Many industries have sweepingly digitized their documentation in the name of efficiency – substantial efficiency. The healthcare industry created the electronic health record (EHR) in the name of efficiency as well (among other benefits). But EHRs are far from universal in the medical space. While some hospitals and practices are simply slow to adopt modern practices, the greatest barrier to the universal adoption of electronic health records is privacy and security.
As noted in a Journal of Medical System article, Security Techniques for the Electronic Health Records, “With the advancement of technology, the emergence of advanced cyber threats has escalated, which hinders the privacy and security of health information systems such as EHRs.”
But healthcare organizations can’t run from digitalization forever. Nor can they ensure information security with paper documentation. Stakeholders in this industry must focus on implementing data security measures – like those in any other industry.
3 Staples of Data Security
Not every organization uses the same exact security techniques. Business structures are different. Data needs vary. And of course, budgets are not made equal. Yet, there are three pillars of security that every organization must lean on to keep confidential information confidential.
- Administrative Security
A high-level measure, administrative safeguards revolve most around people – employing a Chief Information Security Officer, conducting risk analyses, and developing contingency, business continuity and disaster recovery plans.
- Physical Security
As its name suggests, physical safeguards include access controls such as RFID badges, workstation security, and assigned security responsibilities to members of your organization.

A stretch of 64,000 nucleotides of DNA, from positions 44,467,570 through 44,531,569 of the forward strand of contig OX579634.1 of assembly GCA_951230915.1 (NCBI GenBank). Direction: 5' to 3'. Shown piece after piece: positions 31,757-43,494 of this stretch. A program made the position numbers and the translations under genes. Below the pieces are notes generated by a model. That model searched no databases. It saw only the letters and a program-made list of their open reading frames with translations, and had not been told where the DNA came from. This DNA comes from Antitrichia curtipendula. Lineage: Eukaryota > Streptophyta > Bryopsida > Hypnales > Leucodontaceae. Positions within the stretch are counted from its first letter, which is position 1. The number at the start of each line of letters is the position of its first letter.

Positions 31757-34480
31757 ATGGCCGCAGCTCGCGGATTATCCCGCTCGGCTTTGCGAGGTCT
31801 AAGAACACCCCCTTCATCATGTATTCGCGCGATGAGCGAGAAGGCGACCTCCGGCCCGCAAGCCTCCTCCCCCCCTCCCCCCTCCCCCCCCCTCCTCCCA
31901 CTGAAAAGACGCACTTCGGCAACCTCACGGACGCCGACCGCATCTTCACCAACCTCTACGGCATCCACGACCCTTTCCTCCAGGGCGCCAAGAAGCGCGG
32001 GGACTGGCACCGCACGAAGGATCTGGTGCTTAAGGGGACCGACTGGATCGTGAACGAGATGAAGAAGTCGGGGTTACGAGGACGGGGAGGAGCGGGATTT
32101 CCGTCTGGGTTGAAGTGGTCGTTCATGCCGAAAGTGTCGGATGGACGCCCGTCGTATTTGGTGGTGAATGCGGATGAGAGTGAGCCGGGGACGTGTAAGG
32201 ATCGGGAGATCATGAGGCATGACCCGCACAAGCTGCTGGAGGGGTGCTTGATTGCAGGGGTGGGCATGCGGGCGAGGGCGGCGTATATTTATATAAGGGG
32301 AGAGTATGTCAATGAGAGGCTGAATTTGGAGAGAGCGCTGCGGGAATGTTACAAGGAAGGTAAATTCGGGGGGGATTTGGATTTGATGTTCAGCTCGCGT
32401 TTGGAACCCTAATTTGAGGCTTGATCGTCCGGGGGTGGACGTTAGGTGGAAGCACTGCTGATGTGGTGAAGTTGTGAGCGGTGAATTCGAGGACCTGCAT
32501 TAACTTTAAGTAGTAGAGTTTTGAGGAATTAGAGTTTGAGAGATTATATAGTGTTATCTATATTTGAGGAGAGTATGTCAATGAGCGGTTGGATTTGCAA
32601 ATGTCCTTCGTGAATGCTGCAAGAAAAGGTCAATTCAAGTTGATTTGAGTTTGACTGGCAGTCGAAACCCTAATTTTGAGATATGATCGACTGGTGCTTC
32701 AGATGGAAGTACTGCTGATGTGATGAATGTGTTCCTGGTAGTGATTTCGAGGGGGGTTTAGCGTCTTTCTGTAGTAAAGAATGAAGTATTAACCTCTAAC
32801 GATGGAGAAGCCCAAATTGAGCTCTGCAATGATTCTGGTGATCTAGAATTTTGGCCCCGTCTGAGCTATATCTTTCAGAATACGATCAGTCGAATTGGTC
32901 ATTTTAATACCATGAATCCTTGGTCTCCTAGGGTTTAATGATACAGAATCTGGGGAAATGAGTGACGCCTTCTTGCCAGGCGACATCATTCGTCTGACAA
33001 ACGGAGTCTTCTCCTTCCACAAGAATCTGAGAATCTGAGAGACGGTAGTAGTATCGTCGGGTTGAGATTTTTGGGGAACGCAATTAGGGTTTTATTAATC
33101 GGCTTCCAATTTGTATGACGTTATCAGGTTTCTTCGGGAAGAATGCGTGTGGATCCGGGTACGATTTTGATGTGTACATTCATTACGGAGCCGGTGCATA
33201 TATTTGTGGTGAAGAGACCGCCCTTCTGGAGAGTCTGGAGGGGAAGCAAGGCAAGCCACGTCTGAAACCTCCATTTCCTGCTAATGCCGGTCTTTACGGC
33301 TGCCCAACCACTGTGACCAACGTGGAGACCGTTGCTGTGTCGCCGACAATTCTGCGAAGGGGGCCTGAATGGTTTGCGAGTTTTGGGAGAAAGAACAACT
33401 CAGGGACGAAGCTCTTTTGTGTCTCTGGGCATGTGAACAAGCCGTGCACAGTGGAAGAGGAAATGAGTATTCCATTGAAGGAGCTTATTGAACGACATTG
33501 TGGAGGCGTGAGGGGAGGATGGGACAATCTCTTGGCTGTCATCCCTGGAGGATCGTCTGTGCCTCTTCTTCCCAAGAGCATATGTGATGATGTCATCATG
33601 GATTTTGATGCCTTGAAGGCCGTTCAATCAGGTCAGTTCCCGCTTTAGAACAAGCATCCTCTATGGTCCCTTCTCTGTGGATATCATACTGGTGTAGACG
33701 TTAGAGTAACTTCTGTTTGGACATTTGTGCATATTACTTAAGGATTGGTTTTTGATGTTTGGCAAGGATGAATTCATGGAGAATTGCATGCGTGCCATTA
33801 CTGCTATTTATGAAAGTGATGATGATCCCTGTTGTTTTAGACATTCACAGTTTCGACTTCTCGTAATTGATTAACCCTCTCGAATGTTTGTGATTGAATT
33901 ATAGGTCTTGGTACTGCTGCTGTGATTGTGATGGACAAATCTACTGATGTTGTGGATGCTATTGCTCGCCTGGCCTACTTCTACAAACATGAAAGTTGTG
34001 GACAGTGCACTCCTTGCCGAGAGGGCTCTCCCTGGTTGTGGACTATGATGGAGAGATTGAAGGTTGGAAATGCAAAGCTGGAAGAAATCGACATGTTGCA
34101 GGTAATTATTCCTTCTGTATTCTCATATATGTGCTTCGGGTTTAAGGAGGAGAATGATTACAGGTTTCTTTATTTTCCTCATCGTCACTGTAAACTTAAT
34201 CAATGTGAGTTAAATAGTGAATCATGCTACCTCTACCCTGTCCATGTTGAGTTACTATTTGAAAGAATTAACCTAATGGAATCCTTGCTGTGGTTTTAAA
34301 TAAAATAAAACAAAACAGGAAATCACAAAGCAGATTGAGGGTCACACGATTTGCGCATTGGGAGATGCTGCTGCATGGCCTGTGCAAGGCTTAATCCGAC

- Technical Security
Digital records require digital protections, of which there are many techniques – access control, entity authentication, data encryption, firewalls, and audit trails, to name a select few.
Each of these categories deserves your attention, but if there are only specific techniques you can learn about this second, let it be firewalls and cryptography.
2 Essential Measures of EHR Security
Healthcare organizations’ most commonly-implemented data security measure is firewalls. There are many kinds of internal and external firewalls of course, but they’ve categorically helped organizations secure their networks and the data that’s stored within them.
A packet filtering firewall sifts through your internal electronic feeds and prevents externals feeds from penetrating your network. Similarly, a status inspection firewall filters your feeds; but it can also dynamically correlate incoming feeds with previously filtered feeds to verify their security. An application-level gateway firewall grants user access to external network connections only after scanning each IP webpage for threats. Lastly, a Network Address Translator hides your intranet IP address from external users, creating a barrier between your intranet and local area network.
Cryptography has also been instrumental to safeguarding electronic health records and systems. Especially during exchanges of such data, encryption ensures that health information is unrecognizable while in transit. Only users with the decryption key are able to unlock and read the data. In addition, the process of exchanging confidential information should be recorded when the encryptions are being enabled or disabled to track data access.
Though these are just two data security tactics, they are critical steps to take. Start here, assess your current level of security in these areas, and act before it’s too late.
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